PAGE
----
Tuesday, April 12, 2016
11 a.m., Hoversten Chapel, Foss Center
Graphene: A Material From Flatland
Graphene is the thinnest material ever discovered. These sheets of single carbon atoms are less than 0.5 nanometers thick. Its discovery was awarded the Noble Prize in Physics in 2010. Graphene has emerged as a subject of enormous scientific interest due to its exceptional electron transport, high surface area and stiffness exceeding diamond. Current applications and challenges associated with processing and scalability of graphene will be described. Transparent, conductive films are being made by floating graphene oxide on water. Graphene is toughening plastics which can strengthen wind turbines and has resulted in a startup company. I will also share insights into enjoying God’s creation within the flatland of a large university.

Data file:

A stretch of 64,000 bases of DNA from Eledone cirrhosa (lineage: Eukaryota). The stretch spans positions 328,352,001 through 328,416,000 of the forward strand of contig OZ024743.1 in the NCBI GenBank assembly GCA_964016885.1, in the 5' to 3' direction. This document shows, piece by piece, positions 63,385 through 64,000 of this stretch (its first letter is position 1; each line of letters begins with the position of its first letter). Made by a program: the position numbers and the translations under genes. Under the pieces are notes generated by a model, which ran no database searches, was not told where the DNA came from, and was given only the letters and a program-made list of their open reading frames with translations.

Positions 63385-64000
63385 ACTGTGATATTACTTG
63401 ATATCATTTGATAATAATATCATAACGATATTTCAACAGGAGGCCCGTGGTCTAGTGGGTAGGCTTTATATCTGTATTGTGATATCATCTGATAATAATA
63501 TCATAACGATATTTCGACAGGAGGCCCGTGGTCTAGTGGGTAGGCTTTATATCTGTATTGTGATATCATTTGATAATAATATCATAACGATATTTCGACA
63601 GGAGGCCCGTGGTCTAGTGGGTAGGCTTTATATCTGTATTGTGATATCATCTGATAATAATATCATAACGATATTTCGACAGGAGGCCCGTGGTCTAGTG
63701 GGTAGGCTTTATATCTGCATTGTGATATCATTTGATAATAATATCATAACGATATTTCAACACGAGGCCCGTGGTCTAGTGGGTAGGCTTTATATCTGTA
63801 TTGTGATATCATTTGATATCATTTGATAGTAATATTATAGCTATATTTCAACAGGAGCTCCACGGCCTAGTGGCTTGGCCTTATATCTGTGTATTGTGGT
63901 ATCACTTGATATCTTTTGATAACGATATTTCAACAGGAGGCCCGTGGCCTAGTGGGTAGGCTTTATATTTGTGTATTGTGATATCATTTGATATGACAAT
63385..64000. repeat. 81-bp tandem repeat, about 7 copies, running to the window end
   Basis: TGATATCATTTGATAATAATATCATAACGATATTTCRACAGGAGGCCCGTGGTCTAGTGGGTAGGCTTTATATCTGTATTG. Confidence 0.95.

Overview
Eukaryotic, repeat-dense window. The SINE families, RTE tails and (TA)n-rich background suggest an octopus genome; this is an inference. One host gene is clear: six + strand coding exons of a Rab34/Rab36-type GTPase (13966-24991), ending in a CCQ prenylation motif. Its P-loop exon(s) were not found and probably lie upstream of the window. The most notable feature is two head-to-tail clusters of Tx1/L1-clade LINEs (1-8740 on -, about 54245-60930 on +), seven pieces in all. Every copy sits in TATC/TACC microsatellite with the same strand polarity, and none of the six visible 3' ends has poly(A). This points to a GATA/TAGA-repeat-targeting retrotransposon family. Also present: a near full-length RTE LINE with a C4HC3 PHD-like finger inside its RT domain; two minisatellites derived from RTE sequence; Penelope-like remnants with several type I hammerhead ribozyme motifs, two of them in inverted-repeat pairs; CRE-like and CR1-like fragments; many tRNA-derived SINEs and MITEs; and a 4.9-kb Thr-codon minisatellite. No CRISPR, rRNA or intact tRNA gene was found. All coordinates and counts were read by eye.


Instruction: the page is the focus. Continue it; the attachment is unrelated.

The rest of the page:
ABOUT THE SPEAKER
Christopher W. Macosko
Chris Macosko is a professor in the Department of Chemical Engineering and Materials Science at the University of Minnesota, where he is also Director of the Industrial Partnership for Research in Interfacial and Materials Engineering. He received his bachelor’s degree in chemical engineering from Carnegie-Mellon University, a master’s in chemical engineering from Imperial College (London), and his PhD in chemical engineering from Princeton University. In 2001, Macosko was elected to the National Academy of Engineering, the highest honor for an engineering researcher.